Kuwait's top court sentenced several judges to seven years in prison in a case that has sent shockwaves through the nation as the country has been rocked by a high-stakes judicial scandal involving the bribery of judges, lawyers, court clerks, banks, financial institutions, and government officials.
The Court of Cassation, the highest level of litigation in Kuwait, gave a final verdict on the corruption case that has raised serious concerns about the integrity of the country's judicial system.
The development highlights the complexity of corruption within Kuwait, where judges and court advocates enjoy immunity, making it challenging to bring them to trial.
The final verdict on the case was given on Oct. 19 as seven judges were sentenced to seven years in prison each, as part of an effort to correct the system's corruption.
The court also acquitted one judge and handed down sentences of 12 years each to two businessmen, in addition to imprisoning a lawyer for 10 years and a head of the court clerk department for seven years.
Furthermore, it refrained from punishing a lawyer and three court employees while upholding the innocence of a former court official.
Last October, the appeals court had issued its verdict to jail and dismiss seven judges and ordered them to return expensive cars, jewelry and gifts they received from an Iranian defendant in the money laundering and corruption case.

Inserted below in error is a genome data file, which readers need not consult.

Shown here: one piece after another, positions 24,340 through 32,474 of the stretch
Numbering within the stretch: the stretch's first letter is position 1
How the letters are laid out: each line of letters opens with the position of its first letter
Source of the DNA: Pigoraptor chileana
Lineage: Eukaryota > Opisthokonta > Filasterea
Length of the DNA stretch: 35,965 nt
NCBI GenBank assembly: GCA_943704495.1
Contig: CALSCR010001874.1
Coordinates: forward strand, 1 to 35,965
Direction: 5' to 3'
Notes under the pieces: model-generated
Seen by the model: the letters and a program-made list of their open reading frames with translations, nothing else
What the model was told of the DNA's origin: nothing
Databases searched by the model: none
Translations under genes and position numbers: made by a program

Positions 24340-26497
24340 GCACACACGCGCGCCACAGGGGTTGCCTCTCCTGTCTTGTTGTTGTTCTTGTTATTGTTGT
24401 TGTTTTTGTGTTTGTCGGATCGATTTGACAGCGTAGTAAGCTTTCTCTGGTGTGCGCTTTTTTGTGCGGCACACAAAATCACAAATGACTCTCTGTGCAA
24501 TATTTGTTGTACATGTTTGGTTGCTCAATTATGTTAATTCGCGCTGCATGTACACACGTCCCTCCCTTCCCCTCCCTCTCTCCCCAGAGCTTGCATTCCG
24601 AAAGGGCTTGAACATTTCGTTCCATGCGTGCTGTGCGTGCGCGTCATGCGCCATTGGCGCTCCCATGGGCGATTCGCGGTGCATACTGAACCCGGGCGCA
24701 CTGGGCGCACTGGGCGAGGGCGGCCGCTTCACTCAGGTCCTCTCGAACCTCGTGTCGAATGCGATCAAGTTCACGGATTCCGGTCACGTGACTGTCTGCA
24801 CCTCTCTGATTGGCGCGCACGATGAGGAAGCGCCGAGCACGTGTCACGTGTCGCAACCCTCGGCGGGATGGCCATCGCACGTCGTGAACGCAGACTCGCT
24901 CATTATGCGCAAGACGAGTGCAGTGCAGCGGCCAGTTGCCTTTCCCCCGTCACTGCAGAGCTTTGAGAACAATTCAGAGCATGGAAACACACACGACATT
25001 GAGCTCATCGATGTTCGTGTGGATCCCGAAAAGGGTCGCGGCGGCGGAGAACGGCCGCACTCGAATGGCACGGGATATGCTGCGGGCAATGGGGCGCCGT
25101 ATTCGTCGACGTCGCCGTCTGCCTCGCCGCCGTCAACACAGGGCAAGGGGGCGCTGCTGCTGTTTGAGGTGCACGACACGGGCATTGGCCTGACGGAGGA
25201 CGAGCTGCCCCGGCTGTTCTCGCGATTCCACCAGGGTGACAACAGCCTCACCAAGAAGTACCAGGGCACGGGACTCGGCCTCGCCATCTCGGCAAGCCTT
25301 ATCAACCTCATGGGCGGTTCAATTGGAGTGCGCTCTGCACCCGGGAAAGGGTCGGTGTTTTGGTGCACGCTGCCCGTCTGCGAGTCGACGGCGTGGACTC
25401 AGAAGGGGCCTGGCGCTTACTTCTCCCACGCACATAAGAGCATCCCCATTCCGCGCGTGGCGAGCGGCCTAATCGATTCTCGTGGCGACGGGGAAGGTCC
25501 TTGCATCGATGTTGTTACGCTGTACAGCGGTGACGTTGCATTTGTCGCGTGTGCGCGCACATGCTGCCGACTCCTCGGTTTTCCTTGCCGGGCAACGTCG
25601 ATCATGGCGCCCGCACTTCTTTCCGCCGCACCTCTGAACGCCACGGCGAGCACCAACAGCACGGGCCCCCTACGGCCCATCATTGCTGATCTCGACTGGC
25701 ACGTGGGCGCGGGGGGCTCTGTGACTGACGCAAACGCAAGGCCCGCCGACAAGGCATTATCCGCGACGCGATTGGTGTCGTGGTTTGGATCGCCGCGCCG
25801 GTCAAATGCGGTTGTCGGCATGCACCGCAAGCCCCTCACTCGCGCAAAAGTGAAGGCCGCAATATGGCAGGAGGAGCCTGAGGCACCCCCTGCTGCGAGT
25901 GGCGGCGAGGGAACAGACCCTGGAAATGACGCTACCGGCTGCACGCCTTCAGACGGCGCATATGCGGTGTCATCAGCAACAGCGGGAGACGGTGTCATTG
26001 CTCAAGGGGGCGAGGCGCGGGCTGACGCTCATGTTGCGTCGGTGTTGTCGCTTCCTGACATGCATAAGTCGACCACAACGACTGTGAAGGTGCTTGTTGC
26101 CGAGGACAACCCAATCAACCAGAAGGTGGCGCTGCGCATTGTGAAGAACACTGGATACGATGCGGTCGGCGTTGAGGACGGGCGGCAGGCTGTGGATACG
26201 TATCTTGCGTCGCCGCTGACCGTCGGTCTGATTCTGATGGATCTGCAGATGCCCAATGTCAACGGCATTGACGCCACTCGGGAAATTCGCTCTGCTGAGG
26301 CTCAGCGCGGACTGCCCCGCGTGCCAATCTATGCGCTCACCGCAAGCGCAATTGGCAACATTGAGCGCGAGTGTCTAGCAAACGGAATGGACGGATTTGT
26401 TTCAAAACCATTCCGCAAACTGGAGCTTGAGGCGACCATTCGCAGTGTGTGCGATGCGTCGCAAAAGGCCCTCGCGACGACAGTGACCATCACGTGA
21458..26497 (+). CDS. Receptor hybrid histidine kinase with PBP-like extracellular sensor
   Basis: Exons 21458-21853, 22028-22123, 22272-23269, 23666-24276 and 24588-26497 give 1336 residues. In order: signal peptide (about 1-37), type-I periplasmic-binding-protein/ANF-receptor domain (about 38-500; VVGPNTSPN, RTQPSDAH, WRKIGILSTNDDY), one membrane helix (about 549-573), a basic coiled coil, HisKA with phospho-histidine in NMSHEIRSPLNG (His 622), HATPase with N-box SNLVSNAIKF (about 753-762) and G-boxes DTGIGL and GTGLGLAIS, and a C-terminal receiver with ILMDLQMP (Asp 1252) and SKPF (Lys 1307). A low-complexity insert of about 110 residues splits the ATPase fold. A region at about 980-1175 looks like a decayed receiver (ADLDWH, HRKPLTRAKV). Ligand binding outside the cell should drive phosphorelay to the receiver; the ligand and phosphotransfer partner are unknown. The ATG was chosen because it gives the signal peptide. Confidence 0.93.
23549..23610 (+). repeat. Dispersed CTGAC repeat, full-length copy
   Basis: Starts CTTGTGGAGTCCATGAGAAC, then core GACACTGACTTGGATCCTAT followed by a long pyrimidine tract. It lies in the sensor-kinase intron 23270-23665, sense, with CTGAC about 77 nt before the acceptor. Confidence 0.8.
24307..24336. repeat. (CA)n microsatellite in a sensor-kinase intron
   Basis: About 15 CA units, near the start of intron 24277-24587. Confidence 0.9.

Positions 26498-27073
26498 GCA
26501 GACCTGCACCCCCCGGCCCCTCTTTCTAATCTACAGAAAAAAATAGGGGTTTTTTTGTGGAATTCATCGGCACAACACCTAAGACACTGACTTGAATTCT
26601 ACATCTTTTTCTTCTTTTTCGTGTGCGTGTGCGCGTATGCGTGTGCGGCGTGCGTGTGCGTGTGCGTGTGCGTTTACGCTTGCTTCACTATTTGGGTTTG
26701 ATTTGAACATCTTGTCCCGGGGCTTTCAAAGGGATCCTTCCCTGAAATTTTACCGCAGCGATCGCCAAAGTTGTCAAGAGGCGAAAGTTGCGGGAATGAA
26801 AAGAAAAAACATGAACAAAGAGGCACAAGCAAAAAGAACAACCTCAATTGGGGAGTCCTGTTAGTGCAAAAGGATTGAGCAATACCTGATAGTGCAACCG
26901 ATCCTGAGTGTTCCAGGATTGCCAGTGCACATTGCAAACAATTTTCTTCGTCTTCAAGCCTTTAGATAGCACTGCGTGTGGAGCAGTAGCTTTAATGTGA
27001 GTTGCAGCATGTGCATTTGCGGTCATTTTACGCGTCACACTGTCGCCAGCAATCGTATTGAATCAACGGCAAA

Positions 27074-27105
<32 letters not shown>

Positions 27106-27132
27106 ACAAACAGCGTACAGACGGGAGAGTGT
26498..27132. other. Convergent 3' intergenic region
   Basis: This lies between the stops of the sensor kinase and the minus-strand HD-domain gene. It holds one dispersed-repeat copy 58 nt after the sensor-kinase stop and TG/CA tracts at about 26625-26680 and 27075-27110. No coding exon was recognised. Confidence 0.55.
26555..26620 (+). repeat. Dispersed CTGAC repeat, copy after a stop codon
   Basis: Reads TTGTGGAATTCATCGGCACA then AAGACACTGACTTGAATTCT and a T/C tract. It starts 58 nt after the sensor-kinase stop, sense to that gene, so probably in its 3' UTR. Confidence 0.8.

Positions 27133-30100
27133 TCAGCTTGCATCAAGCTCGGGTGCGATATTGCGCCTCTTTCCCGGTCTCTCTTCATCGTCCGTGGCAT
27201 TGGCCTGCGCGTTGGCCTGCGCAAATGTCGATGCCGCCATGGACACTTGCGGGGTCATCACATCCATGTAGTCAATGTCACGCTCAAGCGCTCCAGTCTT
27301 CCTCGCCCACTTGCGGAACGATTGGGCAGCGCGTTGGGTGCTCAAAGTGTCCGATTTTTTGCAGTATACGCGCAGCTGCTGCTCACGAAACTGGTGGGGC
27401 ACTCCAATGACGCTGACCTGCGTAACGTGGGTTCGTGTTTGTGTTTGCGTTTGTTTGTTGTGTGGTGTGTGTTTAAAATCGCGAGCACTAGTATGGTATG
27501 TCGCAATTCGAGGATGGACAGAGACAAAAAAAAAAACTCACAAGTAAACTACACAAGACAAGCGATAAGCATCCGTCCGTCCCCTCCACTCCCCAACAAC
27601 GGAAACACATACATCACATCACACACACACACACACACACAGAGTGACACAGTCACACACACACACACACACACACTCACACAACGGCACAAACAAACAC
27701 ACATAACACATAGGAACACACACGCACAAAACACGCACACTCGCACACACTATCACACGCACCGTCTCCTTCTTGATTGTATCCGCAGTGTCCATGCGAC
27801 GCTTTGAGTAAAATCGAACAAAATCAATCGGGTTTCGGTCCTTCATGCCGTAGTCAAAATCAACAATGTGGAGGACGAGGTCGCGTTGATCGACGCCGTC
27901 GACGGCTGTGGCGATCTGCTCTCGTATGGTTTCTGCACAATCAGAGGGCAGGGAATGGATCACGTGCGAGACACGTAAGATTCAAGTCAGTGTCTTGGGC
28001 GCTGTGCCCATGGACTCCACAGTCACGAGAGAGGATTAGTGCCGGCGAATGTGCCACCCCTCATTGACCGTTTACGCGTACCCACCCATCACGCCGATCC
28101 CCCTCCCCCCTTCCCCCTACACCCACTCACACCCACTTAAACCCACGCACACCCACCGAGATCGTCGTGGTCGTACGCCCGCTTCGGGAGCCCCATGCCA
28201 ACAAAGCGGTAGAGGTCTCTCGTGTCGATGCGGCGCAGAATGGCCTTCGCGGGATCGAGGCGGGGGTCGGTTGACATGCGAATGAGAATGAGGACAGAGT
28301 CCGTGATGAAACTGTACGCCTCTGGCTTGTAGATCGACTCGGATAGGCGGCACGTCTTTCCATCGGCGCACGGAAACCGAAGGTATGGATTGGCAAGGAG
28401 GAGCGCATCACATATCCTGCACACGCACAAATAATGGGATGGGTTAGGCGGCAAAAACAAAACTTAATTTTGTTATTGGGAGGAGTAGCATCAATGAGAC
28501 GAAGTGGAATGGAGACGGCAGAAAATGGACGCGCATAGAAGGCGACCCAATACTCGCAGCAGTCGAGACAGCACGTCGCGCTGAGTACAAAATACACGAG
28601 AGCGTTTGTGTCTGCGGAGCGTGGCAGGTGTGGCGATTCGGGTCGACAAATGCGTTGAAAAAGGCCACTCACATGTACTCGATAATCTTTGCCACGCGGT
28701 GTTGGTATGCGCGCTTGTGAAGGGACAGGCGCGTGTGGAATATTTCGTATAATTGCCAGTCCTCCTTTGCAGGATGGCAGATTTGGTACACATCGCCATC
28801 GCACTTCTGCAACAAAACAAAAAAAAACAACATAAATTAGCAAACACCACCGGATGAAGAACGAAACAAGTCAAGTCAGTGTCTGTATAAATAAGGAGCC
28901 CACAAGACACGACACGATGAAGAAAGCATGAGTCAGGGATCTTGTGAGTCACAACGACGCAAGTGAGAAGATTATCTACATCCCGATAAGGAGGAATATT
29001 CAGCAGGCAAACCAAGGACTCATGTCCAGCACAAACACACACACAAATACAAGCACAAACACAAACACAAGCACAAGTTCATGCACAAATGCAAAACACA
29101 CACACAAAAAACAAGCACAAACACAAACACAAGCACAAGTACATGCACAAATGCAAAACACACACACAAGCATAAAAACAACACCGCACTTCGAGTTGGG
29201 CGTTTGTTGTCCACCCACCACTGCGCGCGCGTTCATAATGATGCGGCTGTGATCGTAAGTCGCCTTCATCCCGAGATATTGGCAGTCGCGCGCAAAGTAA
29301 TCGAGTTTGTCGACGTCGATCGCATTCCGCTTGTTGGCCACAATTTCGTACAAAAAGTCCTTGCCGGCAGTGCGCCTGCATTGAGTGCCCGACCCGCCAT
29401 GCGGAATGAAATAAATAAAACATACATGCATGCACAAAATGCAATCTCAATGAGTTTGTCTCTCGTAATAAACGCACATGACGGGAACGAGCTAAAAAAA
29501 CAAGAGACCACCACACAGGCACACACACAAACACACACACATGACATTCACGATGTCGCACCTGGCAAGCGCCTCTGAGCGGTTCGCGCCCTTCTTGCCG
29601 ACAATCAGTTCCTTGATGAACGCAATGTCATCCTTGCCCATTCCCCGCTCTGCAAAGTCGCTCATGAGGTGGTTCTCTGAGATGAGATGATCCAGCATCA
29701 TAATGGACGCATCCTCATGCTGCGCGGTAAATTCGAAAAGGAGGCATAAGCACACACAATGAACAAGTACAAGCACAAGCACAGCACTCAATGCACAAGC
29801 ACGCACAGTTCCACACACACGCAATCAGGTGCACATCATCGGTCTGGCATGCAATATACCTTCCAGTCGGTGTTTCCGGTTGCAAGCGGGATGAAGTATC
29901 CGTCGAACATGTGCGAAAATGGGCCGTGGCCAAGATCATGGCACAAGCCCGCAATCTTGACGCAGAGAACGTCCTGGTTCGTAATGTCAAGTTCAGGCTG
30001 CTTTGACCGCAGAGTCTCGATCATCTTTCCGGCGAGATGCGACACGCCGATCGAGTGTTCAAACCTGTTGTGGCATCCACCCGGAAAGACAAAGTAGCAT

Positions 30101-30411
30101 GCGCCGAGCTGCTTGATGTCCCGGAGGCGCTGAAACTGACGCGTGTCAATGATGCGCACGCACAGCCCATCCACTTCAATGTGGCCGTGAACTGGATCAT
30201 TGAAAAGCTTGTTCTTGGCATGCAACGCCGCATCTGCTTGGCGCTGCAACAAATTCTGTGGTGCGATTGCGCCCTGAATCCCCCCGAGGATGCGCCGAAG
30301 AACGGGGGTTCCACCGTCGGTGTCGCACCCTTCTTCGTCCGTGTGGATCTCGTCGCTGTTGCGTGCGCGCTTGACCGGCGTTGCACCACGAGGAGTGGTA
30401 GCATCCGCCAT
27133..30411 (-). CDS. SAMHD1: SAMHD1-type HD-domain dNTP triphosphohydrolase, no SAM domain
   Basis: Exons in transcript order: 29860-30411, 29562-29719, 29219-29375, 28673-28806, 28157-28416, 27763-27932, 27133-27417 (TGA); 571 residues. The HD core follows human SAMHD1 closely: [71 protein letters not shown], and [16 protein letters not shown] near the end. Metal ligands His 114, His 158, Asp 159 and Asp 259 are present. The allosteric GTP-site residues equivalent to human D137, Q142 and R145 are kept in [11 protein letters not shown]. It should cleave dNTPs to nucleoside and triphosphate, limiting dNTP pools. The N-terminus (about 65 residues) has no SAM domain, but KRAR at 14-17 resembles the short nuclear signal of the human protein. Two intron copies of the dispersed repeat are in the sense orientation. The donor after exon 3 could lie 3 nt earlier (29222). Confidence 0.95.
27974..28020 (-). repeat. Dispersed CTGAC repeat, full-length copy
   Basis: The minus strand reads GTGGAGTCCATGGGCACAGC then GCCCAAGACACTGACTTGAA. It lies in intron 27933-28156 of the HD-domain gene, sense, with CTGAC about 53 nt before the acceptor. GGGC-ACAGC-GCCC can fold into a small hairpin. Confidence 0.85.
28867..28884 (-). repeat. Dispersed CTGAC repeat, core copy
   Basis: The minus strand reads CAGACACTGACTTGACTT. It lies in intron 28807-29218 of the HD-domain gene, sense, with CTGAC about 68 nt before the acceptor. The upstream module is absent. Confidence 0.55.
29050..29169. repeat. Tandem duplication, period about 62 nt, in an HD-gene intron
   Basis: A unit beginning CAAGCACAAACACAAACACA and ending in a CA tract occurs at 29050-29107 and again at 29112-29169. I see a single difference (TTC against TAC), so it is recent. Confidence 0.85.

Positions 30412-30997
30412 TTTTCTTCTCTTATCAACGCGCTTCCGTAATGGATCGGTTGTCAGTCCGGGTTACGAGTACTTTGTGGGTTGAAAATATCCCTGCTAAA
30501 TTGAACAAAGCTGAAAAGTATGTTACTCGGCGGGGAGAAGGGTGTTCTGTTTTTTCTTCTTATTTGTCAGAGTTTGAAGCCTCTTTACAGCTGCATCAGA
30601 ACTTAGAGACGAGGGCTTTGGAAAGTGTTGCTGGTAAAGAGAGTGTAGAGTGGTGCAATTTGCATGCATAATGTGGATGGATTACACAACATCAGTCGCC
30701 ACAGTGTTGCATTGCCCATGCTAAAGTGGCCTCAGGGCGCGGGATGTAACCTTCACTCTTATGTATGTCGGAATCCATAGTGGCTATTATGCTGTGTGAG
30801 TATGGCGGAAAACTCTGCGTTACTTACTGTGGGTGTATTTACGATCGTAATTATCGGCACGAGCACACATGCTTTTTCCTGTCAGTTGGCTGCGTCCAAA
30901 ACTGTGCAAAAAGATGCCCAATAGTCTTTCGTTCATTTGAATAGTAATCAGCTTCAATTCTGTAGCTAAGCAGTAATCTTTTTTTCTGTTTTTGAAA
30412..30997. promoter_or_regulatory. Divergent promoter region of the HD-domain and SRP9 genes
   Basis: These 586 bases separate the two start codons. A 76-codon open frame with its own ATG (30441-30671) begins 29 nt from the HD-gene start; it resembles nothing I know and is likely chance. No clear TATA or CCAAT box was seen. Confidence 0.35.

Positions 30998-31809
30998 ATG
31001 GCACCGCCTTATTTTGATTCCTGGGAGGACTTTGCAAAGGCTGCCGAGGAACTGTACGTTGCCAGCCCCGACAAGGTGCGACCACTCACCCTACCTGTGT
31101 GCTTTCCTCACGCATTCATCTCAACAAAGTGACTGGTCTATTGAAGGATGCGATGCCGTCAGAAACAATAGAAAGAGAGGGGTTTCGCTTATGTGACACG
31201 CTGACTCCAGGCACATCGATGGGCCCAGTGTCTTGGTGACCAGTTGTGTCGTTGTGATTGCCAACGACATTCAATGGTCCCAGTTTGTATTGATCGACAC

The case's history goes back to 2020 when the public prosecution discovered money laundering and corruption with 10 judges in a case related to Fouad Salehi, a resident in Kuwait of Iranian descent. This revelation led to the referral of multiple individuals to trial, including judges, lawyers, and court clerks, along with Salehi and 15 others.
The Kuwaiti authorities have been alarmed by the increasing number of corruption cases, their intricate nature, and their cross-border implications.
The referral of the eight judges came after their immunity was lifted, and after the judges and clerks had helped millions of dollars of litigation to vanish.
Some of these corrupt judges and clerks were secretly employed by influential businessmen, financial institutions, and banks to thwart and hinder court rulings or arbitration panels, especially those involving international or foreign companies.
Companies such as the German Mercedes-Benz, formerly Daimler AG, and the U.S.-based Caterpillar Inc and major international franchise companies in different fields stopped the enforcement of court judgments.
The seven judges who were part of the corrupt deep state network in Kuwait are seen as part of an organized crime group that operated based on financial incentives.
Over 3,000 files have been seized from various banks like the National Bank of Kuwait, Ahli United Bank, Gulf Bank and Kuwait Finance House as evidence of their involvement in money laundering and bribery.
The case not only affected commercial and financial disputes but also threatened the freedom of individuals. The Ministry of Justice expects that over 1,800 cases, both civil and criminal, may have been tainted by these corrupt judges and will need to be reviewed or compensated. A committee is due to be formed to start reviewing the cases that were trialed by the convicted judges.